"It ain't what you do, it's the way that you do it."
So, I'll start on a high note: this year, like every year, PAX delivered some pretty transcendent moments, stuff that I'll never forget for the rest of my life. I'll be uploading video at some point, but there's something crazy beautiful about 2500 people in a concert hall all singing a song in unison. No loud instruments interfering, just human voices. It was, as the song goes, a triumph.
Also, the karaoke scene in Seattle is stellar, and while I laid down the old classics, I actually discovered a great new song to add to my repertoire. I'm really happy about that.
Okay, now for the ugly part: most of the people at PAX are giant losers, seemingly incapable of using either social skills or deodorant. There is a reason the words nerd and geek have negative connotations, and it's because we have some serious fucking shortcomings as a tribe. As much as there's been a move towards geek empowerment, as much as we're telling people it's okay to be crazy passionate about WoW and D&D and Wil Wheaton, geeks everywhere are taking that as validation that they're doing everything right and don't need to change.
And most of us do need to change. Holy shit do we ever. The problems we face have nothing to do with the things we're interested in, but with how we express that interest. While I had some wonderful interactions with smart and interesting people while at PAX, and I thoroughly enjoyed the content of the panels, concerts, and the Expo Hall, those great moments were diminished a great deal by a large percentage of the attendees being inconsiderate, unpleasant, and borderline antisocial. A few examples I witnessed first-hand this weekend:
Fanboyism. Most people can't buy every console every generation, so we make the choices we have to make, in a way that feels right for us. Being a dedicated Xbox 360 owner doesn't mean the PS3 has to fail for me to feel I made the right decision. Success isn't a zero sum game, and the idea that popularity means something must be good is clearly horseshit given that Justin Bieber and Twilight make so much money. Talking shit about the decisions others make? To their faces? When said decisions have no bearing on your ability to enjoy the things you have? You're being a dick.
People wanting to be a hero at the Rock Band stage: So some people who wanted to play a song have asked you to drum or play guitar. Great! Know your limits. If you remember that gaming is about HAVING FUN, you can take an easier difficulty and focus on rocking out and engaging the crowd. But you're at a gaming convention, so you've got to demonstrate that you're a big man by playing on Expert, racking up a massive score that no one will pay attention to, much less remember, except you can't even do that, and in doing so, you fuck over the people who invited you up on stage. You're being a dick.
For the record, this happened to me and my friend six (SIX!) times over the course of the show. After the first two, we made a point of asking anyone who came up if they were any good, encouraged them to lower the difficulty and crank up the performance... yeah, it still happened 4 more times.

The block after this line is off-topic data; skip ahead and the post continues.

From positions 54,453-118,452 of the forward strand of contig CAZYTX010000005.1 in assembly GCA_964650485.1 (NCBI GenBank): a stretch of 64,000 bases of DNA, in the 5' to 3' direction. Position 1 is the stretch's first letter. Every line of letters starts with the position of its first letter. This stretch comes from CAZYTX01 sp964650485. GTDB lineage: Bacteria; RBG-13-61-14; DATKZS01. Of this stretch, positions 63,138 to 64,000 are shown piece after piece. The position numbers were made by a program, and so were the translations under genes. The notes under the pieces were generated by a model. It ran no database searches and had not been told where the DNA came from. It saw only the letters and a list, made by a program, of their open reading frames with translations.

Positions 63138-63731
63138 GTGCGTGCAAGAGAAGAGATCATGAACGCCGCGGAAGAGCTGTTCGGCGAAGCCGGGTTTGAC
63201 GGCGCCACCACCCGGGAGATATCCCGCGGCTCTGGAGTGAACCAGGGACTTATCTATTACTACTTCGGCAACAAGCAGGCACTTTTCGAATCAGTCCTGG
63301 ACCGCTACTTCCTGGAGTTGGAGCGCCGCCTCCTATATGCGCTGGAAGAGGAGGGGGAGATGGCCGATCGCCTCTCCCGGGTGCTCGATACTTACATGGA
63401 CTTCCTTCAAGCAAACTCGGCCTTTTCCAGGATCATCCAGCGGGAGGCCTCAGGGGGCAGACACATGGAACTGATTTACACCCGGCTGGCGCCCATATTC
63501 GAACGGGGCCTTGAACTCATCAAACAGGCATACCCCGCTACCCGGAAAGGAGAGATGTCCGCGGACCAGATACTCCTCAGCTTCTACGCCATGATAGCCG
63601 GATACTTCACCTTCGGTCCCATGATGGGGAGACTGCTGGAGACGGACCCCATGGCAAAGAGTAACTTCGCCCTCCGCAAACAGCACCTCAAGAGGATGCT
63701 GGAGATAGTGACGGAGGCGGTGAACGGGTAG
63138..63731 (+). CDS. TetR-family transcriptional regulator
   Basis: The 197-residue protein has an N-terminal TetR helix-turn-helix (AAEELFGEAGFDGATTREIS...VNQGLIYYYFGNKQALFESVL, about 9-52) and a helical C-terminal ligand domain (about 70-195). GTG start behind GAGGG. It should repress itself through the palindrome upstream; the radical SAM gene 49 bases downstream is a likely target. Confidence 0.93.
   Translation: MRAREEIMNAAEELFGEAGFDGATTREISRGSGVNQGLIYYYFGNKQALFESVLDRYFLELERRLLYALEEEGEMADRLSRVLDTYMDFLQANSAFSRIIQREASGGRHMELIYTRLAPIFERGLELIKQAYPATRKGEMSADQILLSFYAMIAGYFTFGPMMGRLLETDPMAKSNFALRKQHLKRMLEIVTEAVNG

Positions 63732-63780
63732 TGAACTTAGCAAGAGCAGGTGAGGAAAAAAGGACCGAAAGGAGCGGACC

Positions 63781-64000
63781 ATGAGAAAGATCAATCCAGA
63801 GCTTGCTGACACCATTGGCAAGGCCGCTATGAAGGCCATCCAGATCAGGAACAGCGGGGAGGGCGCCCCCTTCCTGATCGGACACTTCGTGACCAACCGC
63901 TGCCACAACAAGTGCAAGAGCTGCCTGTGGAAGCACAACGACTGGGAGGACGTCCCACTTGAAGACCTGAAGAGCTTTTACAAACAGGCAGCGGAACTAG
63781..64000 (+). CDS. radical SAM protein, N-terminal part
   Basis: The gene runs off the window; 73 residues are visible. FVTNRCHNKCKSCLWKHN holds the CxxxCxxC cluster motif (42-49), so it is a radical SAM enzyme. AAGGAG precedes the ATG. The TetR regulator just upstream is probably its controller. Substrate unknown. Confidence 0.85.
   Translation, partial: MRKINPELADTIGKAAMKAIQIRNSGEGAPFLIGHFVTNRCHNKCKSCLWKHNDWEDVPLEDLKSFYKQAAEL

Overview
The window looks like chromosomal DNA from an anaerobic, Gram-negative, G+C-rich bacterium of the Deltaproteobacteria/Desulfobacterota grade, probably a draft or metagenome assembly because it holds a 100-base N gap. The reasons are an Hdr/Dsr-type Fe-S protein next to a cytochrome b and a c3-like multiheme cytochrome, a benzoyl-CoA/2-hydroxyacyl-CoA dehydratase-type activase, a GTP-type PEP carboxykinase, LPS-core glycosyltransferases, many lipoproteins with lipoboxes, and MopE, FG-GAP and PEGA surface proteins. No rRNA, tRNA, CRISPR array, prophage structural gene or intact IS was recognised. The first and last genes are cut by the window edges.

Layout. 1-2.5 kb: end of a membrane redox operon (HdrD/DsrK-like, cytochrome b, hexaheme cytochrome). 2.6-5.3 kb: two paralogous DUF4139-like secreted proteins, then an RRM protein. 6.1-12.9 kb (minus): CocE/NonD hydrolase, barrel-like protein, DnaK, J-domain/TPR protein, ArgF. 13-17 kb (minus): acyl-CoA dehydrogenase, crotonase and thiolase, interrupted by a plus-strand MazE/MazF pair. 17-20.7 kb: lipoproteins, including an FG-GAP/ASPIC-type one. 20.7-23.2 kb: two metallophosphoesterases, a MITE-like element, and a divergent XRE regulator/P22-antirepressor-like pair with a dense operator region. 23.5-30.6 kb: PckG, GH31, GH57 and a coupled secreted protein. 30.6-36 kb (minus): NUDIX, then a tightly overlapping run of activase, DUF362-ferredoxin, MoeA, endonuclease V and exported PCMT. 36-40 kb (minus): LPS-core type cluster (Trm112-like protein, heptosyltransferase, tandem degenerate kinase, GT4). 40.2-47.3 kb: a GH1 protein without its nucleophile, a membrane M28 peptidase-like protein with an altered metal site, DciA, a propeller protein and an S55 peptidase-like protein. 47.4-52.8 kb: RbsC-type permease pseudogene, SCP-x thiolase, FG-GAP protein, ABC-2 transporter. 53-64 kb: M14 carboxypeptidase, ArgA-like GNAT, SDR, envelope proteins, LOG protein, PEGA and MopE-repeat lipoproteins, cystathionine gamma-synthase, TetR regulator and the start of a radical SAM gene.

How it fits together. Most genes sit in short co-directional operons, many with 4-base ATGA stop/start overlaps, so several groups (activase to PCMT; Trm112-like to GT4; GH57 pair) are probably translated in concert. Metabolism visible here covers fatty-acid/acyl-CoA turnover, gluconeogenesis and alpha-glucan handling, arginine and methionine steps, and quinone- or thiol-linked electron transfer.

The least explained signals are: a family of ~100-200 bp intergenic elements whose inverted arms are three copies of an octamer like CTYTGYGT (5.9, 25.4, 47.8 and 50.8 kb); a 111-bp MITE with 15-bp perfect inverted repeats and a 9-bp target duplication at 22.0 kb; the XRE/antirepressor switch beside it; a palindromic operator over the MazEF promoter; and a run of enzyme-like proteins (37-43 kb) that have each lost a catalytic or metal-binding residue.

People who are apathetic about everything: I'm playing Battlestar Galactica with you, and I'm doing something that completely fucks over your entire team. If you protest (as you should, given what I'm doing), you can raise enough doubt about my intentions that I might not pull it off. But you just say "whatever", and effectively throw the game for your team. You're being a dick.
Ironically, mention Wheaton's Law to any of these guys and they know it by heart - "Don't Be A Dick!"
Paul Graham wrote a great post on this a long time ago - the idea that, at least in high school, most nerds decide that they'd rather throw their energy into being smart than being popular, if forced to choose. And let's not kid around, in the long term that's the right choice. However, you can't make it through life without some basic social skills - humility, humor, hygiene, being supportive of others, not taking yourself too seriously. I fear that the geek empowerment movement has given geeks the idea that they're perfect the way they are. If they have social skills, they are: they're being themselves, enjoying life, and doing so in a way that doesn't hurt others. But if they don't, they're likely harboring inferiority complexes from high school and now feel that they have free license to do whatever they want because geeks are awesome!
None of these things ruined the show for me, but we have to acknowledge as a tribe that the human id doesn't subscribe to Wheaton's Law. If you let it get out of control, it'll turn you into a raging asshole. And the social development our peers had in high school... we didn't, in most cases. But it's vital that we have it, and that we learn how to play nicely with others, because we don't exist in a vacuum. To suggest otherwise is just foolish.
This is getting long, so I'll end by saying I've got at least one more post that'll tie into this central theme. It'll touch on my personal insecurities regarding my career, and why I feel that my current job is beyond perfect for me.